The commercialization of medical products at the university level is a multilayered and challenging process. One barrier to commercialization is the difficulty of meeting Food and Drug Administration (FDA) regulatory requirements. Regulations and standards are undoubtedly necessary to maintain the highest product safety levels, but it creates many obstacles. This paper will analyze how researchers involved with early-stage medical device innovation in a university setting deal with FDA compliance issues and the implications of this engagement for innovation. I conducted an exploratory case study of ten medical product development projects at the Rochester Institute of Technology (RIT). Overall, I found that FDA approval pathways were challenging for project participants to navigate without proper resources; approximately half of the projects indicated a lack of confidence in their knowledge of and/or progress towards meeting FDA requirements based on the resources available. I offer several suggestions regarding how RIT and other universities can reduce barriers to innovation caused by FDA regulation through actions, both internal and external to the university.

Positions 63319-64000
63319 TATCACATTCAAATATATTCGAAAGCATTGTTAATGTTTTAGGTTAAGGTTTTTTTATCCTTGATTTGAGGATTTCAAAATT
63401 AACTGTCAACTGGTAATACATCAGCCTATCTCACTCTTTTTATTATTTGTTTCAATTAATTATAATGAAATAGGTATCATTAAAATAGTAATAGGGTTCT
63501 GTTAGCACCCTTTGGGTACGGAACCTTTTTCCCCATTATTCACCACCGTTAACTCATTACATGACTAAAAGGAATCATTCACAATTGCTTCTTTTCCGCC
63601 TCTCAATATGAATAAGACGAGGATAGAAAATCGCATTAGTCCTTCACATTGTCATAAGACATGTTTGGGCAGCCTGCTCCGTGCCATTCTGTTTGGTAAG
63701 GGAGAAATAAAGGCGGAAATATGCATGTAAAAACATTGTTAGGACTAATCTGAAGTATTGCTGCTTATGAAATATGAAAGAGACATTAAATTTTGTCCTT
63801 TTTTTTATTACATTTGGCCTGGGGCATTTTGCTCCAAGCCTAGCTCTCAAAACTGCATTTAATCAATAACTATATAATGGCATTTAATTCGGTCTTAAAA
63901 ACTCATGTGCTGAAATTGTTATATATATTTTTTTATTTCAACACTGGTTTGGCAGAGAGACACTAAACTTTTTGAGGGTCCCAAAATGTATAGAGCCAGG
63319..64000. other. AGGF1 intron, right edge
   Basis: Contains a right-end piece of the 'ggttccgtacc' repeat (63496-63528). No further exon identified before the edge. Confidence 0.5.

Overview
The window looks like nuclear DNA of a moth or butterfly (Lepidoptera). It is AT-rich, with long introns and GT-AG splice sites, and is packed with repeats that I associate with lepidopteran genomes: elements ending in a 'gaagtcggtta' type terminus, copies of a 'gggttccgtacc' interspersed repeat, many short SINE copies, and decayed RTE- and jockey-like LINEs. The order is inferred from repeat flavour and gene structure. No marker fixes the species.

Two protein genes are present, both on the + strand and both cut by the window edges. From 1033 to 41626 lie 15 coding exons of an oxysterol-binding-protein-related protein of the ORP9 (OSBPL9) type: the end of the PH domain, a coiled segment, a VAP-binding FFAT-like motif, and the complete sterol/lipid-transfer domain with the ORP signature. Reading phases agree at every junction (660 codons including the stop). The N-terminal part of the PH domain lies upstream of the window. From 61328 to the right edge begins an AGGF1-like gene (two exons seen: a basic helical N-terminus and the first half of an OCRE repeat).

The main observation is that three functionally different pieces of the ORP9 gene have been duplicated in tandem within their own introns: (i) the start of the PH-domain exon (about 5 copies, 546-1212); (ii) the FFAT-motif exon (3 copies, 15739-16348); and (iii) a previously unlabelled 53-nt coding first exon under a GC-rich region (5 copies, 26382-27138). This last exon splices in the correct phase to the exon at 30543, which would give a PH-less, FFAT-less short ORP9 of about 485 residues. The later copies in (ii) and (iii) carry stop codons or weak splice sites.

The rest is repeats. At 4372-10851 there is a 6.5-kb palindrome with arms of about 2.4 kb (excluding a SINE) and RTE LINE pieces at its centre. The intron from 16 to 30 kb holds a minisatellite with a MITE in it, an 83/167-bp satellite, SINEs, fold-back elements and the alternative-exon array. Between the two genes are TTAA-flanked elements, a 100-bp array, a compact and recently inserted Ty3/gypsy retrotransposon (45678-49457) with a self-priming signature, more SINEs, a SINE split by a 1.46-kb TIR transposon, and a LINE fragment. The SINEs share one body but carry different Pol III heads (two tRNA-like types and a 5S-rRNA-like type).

Library of Congress Subject Headings

Medical instruments and apparatus--Technological innovations--Government policy--United States; United States--Food and Drug Administration; Medical instruments and apparatus--Research--Law and legislation--United States

Publication Date


Document Type


Student Type


Degree Name

Science, Technology and Public Policy (MS)

Department, Program, or Center

Public Policy (CLA)


Sandra Rothenberg

Advisor/Committee Member

Marcos Esterman

Advisor/Committee Member

Ezekiel Leo


RIT – Main Campus

Plan Codes